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Author Topic: I wanna make a game  (Read 14859 times)

eerr

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Re: I wanna make a game
« Reply #30 on: March 03, 2019, 10:44:08 pm »

What I was thinking:
Test the water with Game Maker. Figure out if you want to step it up a notch.
If that doesn't satisfy you, find something with more power, like Unity.

I'm making something myself
I slowly work on a discord bot. I use this discord bot to play mastermind through discord.
Right now my work is stalled because I'm not sure where I want to go with it.
My stuff

Also, the easiest type of game to make is a 2d shoot'em up game.

It's just collisions and enemies that fly in one direction. AKA Game Maker or Unity can get you there.
Undertale, though well recieved, was Toby Fox's big "proof of concept".
It's basic concept, dodge and deliver narrative, is simple enough.
If he can do it, so can you.
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Jimmy

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Re: I wanna make a game
« Reply #31 on: March 10, 2019, 07:50:13 am »

Alternatively, just use the tried-and-true method of making games!

Step 1: Start with a large fortune
Step 2: Hire people to make the game for you
Step 3: Sell game to public
Step 4: Watch your large fortune turn into a small fortune!

In all seriousness though, perhaps teaming up with an existing group of like-minded individuals to gain experience will assist you in reaching your goals. Especially if your group has a good team leader that can allocate the workload out to the best people for the job.
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Sanctume

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Re: I wanna make a game
« Reply #32 on: March 25, 2019, 04:43:48 pm »

Geez, back in my days, there was Compute Gazette magazine that has printed code in basic.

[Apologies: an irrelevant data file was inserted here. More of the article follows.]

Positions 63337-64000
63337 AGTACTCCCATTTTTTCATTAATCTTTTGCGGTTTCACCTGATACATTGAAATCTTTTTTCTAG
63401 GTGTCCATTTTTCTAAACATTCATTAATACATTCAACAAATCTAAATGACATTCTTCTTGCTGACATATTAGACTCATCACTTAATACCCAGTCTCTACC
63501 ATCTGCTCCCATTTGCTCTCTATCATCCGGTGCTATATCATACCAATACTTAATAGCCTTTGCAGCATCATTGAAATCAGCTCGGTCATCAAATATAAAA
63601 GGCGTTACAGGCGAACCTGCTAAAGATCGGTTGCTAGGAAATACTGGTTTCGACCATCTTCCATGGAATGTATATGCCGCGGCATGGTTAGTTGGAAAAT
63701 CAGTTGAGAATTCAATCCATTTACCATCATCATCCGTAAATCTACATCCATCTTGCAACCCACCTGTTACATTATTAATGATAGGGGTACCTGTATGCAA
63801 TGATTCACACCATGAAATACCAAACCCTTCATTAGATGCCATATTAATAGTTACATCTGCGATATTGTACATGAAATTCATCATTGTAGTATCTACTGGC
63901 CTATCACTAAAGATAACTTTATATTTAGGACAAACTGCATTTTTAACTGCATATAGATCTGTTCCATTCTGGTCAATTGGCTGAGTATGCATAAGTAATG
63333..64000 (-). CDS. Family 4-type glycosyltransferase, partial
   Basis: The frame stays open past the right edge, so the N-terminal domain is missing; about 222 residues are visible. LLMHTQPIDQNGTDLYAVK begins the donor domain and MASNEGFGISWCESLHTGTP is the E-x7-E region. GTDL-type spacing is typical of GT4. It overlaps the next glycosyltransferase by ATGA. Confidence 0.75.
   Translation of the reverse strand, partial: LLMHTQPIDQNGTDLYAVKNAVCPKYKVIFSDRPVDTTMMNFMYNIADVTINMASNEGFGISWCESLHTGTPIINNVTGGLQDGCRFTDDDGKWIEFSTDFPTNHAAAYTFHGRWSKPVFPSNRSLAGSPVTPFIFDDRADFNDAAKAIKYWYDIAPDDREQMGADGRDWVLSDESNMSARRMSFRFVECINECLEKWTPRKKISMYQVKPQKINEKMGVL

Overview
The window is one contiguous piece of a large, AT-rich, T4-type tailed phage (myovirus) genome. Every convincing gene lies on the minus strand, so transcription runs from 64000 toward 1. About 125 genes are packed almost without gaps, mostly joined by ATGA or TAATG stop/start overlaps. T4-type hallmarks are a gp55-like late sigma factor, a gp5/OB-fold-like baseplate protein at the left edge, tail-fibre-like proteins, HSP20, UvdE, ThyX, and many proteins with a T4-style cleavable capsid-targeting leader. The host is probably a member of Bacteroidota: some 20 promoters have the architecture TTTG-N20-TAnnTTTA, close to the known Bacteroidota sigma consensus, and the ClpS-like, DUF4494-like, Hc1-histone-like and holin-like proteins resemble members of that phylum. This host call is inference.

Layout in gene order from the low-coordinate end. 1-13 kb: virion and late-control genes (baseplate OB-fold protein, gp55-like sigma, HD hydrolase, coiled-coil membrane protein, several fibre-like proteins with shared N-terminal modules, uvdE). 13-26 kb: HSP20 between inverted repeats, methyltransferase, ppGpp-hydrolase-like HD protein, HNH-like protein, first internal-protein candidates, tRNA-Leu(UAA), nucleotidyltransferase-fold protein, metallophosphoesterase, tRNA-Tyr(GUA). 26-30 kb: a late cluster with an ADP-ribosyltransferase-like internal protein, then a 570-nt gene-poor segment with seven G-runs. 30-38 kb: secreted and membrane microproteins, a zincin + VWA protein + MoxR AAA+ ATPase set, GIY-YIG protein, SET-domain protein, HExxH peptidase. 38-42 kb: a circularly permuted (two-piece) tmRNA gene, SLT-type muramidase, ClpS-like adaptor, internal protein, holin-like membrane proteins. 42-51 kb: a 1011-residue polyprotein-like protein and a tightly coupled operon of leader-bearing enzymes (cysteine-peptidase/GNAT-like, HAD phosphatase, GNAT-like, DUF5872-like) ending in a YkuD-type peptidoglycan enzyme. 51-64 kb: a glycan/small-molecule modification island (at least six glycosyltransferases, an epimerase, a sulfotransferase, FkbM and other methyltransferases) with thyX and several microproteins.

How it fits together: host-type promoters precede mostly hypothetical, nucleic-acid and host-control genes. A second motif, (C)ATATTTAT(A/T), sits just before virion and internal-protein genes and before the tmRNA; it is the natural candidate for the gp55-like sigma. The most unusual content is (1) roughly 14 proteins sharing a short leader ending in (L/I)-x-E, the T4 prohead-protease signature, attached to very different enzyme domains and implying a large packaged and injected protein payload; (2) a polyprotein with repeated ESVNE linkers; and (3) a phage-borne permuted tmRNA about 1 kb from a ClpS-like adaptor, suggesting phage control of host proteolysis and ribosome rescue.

Simple What is your name? 
> Sanctume

:100
Hello Sanctume.  Would you like to play a game (Y/N)?
> Y

Pick a number between 1 - 6.
> 4

You lose.  My number is 5.

(go to 100) 

Simple as that.  It has programming concepts such as variables, input, random, and print.  There was no functions or procedures objects/class in BASIC, so it was spaghetti code. 

--
My first text game was based on those Choose Your Own Adventure book.  But it was too wordy and a lame book, so I substitute my own D&D flavored encounter, treasures, etc.  Soon enough, I understood outlining and pretty much the summary of my game. 

When I got into C, it was totally hard, because I was unfamiliar with the syntax.  However, the knowledge of programming concepts such as for loops, while loops, boolean logic, remain.  The new thing that threw me off were index of multi-dimention arrays, and memory pointer. 

--
I've gone back and forth in designing my games, to rather just find something and play now. 

I did try Unity engine, but I was just not up learning a new engine to draw for me.  Text based adventure is where I got comfortable, and did not care much how to make it into graphics. 

I even got into some AI DM kinda code, and some version of TRADE WAYS 2010.  Fun times, regardless of the final result.  I just learned that I enjoy coding as well as learning something along the way.

Starver

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Re: I wanna make a game
« Reply #33 on: March 25, 2019, 05:56:47 pm »

Simple as that.  It has programming concepts such as variables, input, random, and print.  There was no functions or procedures objects/class in BASIC, so it was spaghetti code.
Depends upon the BASIC. PROCs and FNs (value returning subs) existed in BBC BASIC and could do much to cut down on arbitrary spaghettification.

As did GOSUBs, which combined with the arbitrary-point-of-recall RETURN was arguably worse than the GOTO, with both their mutable destinations if you kept line numbers relevant letting you enter and then leave code-segments in an almost untrackable mess. Compare QUADRAT on page 33 with TARTAN on page 35 in the classic manual.